Malema holding ANC to ransom
DEFIANT ANC Youth League leader Julius Malema told the ANC that the disciplinary proceedings against him will come to an end but the real battle will start after his expulsion as the ANC has to persuade the youth to support his expulsion.
In his evidence-in-chief, Malema said he did not agree with the findings of the national disciplinary committee of appeals (NDCA) and was not persuaded by its findings.
He told chairman Cyril Ramaphosa that he will continue to challenge the outcome internally because he was unfairly found guilty.
This evidence, according to the NDCA, is "indicative of Malema's unrepentant attitude and non-acceptance of the findings of the disciplinary machinery of the ANC, particularly the NDCA".
"Malema's refusal to accept the findings of the NDCA, which confirm the findings of the NDC, is clearly untenable," said Ramaphosa.
"The NDC is of the view that if Malema is not prepared to accept final decisions of the NDCA, then the likelihood of him respecting the ANC constitution is remote.
"This conclusion is reinforced by his utterance that after the conclusion of the disciplinary proceedings, which are conducted in terms of the ANC constitution, the real battle will start when the ANC still has to persuade the youth.
"As the president of an organ of the ANC responsible for mobilising the youth behind the ANC, this statement, in the view of the NDC, constitutes a threat and is tantamount to holding the ANC ransom."
The ANC said "Malema is a repeat offender" who has "now been found guilty of two serious offences in under two years while under suspension ... and has shown no remorse to be disciplined by the ANC and is not prepared to respect the disciplinary machinery of the organisation".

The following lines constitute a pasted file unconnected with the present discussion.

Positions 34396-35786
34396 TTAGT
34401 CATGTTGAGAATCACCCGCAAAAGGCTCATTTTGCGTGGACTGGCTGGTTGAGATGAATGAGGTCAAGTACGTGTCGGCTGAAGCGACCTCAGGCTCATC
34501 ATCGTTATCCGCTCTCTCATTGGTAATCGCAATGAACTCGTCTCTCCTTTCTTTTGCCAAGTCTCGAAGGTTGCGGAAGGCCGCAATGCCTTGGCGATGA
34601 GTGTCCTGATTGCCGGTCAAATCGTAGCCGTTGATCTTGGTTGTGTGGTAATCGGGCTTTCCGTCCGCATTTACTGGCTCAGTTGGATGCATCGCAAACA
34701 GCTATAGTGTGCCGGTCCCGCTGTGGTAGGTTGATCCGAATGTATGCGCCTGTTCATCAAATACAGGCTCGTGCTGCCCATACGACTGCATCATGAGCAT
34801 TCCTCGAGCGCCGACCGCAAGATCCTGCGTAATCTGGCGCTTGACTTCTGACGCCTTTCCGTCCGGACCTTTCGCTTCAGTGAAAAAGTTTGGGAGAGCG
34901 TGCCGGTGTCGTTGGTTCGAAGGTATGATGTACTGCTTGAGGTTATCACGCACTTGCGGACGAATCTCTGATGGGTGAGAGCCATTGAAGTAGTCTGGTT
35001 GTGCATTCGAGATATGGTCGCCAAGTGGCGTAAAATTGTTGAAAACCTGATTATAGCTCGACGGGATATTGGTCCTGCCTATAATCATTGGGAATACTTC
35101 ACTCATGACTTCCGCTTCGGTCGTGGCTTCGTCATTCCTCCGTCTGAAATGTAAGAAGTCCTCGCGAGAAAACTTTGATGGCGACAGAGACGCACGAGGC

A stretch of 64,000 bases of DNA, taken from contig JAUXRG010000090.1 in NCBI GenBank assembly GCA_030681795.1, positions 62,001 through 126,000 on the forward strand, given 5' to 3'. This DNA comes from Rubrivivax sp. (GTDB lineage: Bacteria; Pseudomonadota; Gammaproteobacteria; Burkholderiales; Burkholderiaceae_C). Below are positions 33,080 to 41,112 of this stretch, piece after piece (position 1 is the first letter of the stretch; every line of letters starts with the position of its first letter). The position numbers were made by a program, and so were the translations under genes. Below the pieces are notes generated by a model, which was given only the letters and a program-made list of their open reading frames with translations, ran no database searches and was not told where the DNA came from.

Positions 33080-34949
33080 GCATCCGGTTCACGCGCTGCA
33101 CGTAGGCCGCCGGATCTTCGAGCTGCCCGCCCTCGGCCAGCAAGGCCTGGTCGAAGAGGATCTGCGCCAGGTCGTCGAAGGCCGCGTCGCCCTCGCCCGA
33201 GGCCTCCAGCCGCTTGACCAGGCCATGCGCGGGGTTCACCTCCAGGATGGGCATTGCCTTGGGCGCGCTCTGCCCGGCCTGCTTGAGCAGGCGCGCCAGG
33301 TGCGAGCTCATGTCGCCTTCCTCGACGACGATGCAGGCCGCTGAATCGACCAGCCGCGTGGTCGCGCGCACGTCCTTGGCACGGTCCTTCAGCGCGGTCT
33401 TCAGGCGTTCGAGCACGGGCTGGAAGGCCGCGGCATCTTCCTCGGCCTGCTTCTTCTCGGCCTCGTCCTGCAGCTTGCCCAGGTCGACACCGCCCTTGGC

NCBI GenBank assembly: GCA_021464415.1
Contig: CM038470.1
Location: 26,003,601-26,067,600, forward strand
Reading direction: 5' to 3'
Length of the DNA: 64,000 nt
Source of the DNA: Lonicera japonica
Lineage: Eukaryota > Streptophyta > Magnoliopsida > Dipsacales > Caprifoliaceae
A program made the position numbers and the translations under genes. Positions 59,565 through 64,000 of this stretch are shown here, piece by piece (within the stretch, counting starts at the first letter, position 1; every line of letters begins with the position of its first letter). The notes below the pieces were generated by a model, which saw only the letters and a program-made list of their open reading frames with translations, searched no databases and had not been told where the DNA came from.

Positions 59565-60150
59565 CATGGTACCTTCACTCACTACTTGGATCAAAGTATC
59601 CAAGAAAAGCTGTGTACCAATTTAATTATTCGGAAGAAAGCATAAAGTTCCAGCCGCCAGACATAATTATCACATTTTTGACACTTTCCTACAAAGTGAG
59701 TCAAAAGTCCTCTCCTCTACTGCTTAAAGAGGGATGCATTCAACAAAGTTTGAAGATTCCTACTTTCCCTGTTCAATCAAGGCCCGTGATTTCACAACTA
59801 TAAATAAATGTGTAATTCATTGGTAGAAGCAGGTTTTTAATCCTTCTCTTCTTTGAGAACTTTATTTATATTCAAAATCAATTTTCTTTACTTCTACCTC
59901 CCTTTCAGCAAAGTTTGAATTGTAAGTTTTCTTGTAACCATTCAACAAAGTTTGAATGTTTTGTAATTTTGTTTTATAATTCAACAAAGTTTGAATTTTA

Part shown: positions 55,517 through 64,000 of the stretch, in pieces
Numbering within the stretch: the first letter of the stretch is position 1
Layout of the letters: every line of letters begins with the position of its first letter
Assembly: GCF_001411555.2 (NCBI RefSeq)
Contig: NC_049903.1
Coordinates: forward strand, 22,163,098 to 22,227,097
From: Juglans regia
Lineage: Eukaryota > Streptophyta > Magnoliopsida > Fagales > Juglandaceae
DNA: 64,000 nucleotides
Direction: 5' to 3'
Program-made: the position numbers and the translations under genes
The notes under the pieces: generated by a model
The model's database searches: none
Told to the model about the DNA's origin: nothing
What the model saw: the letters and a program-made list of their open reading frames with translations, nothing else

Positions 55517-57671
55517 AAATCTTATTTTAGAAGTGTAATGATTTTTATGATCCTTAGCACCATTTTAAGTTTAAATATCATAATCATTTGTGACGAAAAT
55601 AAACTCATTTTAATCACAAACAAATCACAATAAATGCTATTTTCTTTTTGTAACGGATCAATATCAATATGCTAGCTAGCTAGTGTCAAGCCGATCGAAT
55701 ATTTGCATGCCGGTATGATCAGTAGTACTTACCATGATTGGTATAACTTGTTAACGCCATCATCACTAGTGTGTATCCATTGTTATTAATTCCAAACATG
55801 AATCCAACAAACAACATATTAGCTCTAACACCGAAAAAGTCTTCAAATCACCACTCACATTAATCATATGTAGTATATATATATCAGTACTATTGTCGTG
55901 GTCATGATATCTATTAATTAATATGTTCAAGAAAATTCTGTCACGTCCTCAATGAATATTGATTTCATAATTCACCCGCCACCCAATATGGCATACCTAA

It now appears that efforts to support Malema or to defy the ANC by members of the ANCYL could land them in hot water as the mother body hardens its attitude towards his allies.
Youth league leaders that are more vulnerable appear to be those who threw their support behind the league's amended constitution at its national congress last year, where the expelled leader was re-elected.
The NDCA has directed the ANC to investigate the circumstances behind amending the ANCYL constitution and whether the amendment is authentic.
It has now emerged that at its congress which was held in June last year, the ANCYL applied some fancy foot work to its constitution.
Ahead of the punishment meted out to Malema, the league amended the constitution to say: "A person, who has been found guilty by an ANC disciplinary proceeding resulting in ... suspension, temporary forfeiture of membership rights or expulsion ... shall be subjected to the internal enquiry by the corresponding disciplinary structures of the ANCYL."
This was done to render the ANC punishment on Malema ineffective.
However, other members say the constitution was not amended at the congress' open session but was changed by Malema and his chums after the NDCA ruling.
Before the amendment, the section stated that a person who had been found guilty by the mother body's disciplinary proceedings would have the same application in all structures of the ANCYL.
Now the NDCA wants the matter investigated, which ANC leaders say would leave little room for Malema's supporters to maneuver.
Sunday World understands that the ANC has started speaking to some youth leaders and members who attended the congress to check if indeed the amendment did happen at congress.
Already, there are members who have distanced themselves from the amendment, saying the constitution was not changed at the congress.
Some youth leaders intend to write to the ANC national executive committee to ask it to review Malema's, league secretary and spokesman Sindiso Magaqa's and Floyd Shivambu's sentences respectively.
The three are out in the cold after Malema was expelled, while Magaqa has been suspended for a year and Shivambu for five years. They have all vacated their positions in the youth league.
Malema had hoped Magaqa would remain in the league to fight his battle.
In November, when the NDC announced Malema's suspension, the league said it would not recognise the decision, in line with its constitution. It is believed this was based on the contentious amendment.
The NDC had recommended that Malema be suspended for five years before it later recommended that he be expelled.